Just finished a heated debate with some fellow B+W shooters over the amount of times a person can use their working solutions of stop and fix.
I was taught that you can reuse working chemicals (stop/fix) up to 5 times,if they are kept in tightly sealed,1 qt.plastic bottles.This would apply to single tank development of 35mm film.Was I given poor instruction or sage advice from a frugil instructor?
Always a Pleasure,
Well, i can only tell you this: i do use my dev and fixer twice or more -although i've never used a chemical five times- most of the times and i've never had a problem with this. On the other hand, i'm quite a beginner so i wouldn't pretty much notice small details. I seal them tightly in dark plastic bottles.
Close your eyes to see. This will take a while.
I do this the simple way: 1) I don't use stop. If I do it's that once-a-year lith print session, so I dump it after use.
2) I do few prints (or sheets of film) at a time. I leave my fixer in open trays between sessions. If it sloshes it's good, if I have to cut a slot to slide the print in it's too old.
-- Ole Tjugen, Luddite Elitist
We used fix in our trays at school for printing that would sit there for hours and hours and it was fine. Aside from exhaustion due to silver content (which, if I understand you, is a different matter), the working solution didn't "expire" or anything.
You can use stop and fix until they near exhaustion. It doesn't matter how many times that is, one time, five times, 25 times, makes no difference, as long as the chemical is still doing its job. If you use an indicator stop, you can use it until it "indicates". Kodak indicator stop is normally yellow. When it starts to turn purple, it's tired out. A quart of this stuff will do a whole lot more than five 35mm films. Probably 15-20, maybe more. Fix is much the same. I don't know of any fix that indicates like stop, but it's very easy to check your fix to see if it's still working like it should. Do this test: When you first mix up a new batch of fixer, take a piece of undeveloped film, like the film leader that you cut off the roll. Put it in the new fix (you do this in the daylight, by the way), and slosh it around a bit similar to the way you would agitate your film tank. Watch the film, and take notice of the time it takes to turn clear. That is, when all of the milky looking stuff is dissolved away from it and it looks like the clear film you normally see between the frames of your 35mm negatives. When it's clear like this, it's nearly fixed, and the normal practice is to leave film in the fix for twice as long as it takes to clear. If it took your piece of test film 90 seconds to turn clear, you need to fix for 180 seconds (3 minutes). Do this quick test every couple of rolls of film, and when the test takes twice as long for the film to clear as the first time you did it, it's time to mix new fixer. This is a reliable test, and you will always know that your fix is good to do its job. It will also save you money on fix, since you won't be throwing out perfectly good fix after every five films.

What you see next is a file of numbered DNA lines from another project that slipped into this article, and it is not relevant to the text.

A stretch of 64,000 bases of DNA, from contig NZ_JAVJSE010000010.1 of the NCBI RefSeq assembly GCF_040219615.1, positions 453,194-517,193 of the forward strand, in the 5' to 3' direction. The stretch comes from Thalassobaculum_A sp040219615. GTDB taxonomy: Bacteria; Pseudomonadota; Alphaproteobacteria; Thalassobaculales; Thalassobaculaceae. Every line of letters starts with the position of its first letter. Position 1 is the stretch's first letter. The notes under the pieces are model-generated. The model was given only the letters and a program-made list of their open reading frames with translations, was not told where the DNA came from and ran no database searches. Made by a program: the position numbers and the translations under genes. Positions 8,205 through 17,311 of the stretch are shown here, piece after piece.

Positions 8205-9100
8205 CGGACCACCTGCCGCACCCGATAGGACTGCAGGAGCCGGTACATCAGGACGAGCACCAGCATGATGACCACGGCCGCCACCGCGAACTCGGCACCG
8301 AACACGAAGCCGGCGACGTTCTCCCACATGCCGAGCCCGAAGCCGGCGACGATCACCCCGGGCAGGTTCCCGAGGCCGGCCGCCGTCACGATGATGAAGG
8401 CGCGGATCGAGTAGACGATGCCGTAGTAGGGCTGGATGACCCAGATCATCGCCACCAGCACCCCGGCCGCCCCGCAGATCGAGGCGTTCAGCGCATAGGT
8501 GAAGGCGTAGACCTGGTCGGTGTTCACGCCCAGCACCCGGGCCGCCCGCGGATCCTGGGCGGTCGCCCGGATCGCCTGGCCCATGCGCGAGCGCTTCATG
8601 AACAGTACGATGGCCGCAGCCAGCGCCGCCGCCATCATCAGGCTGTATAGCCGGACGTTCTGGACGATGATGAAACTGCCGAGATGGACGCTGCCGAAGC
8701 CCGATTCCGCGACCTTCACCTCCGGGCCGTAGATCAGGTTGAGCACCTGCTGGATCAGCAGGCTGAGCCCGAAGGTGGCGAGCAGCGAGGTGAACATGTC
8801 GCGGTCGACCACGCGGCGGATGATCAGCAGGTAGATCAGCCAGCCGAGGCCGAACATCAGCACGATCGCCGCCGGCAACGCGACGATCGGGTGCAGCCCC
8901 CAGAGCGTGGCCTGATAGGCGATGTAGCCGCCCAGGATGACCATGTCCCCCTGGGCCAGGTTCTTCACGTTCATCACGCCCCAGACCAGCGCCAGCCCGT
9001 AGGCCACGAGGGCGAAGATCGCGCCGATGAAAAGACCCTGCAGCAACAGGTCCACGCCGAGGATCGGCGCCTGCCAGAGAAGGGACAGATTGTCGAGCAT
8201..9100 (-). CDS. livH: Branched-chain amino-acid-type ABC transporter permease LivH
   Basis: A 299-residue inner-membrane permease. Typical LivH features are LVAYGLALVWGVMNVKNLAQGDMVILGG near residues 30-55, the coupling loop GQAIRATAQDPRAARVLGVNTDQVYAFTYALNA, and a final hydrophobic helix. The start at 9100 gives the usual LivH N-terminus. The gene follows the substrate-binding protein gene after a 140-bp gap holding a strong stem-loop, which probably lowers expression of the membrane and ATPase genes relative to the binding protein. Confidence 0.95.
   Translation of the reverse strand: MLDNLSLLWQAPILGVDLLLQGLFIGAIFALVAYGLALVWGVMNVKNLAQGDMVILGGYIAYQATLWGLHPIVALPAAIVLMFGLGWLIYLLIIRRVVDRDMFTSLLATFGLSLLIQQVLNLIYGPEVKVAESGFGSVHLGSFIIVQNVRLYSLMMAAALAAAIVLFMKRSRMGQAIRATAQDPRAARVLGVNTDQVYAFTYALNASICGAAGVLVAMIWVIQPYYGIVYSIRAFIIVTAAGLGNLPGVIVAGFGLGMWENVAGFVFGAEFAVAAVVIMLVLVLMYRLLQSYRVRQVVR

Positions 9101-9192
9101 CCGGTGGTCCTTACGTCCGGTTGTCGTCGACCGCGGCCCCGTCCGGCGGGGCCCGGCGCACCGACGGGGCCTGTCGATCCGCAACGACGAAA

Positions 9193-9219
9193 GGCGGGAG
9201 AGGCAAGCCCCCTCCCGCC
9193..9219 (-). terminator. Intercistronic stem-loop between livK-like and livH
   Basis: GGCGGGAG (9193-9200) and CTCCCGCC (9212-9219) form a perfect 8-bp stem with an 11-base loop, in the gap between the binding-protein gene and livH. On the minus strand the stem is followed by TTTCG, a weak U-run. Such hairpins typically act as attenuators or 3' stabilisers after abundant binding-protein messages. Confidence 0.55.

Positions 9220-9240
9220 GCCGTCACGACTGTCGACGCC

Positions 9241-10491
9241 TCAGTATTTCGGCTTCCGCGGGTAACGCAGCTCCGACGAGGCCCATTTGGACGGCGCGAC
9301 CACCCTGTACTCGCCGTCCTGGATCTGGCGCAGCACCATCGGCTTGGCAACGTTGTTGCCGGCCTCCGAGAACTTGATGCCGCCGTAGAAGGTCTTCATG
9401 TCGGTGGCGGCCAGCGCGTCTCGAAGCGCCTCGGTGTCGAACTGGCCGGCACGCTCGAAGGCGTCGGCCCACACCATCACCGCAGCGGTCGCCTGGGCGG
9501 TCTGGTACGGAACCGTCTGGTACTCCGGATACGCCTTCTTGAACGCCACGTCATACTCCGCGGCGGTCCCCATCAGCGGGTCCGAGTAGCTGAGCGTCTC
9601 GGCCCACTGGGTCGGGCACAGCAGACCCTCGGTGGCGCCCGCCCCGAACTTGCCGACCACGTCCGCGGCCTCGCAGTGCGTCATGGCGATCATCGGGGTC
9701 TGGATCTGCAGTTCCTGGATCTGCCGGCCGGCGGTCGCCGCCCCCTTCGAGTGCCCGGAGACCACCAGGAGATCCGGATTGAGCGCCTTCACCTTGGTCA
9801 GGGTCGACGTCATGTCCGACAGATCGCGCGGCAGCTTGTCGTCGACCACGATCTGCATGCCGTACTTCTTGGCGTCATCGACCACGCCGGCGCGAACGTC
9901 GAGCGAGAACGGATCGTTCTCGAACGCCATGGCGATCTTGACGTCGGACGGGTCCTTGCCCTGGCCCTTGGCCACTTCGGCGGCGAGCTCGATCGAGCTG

[COLOR=Sienna][FONT=Arial]Some days are diamonds. Some days a tree crashes through your roof.[/FONT][/COLOR]
Sponsored Ad. (Subscribers to APUG have the option to remove this ad.)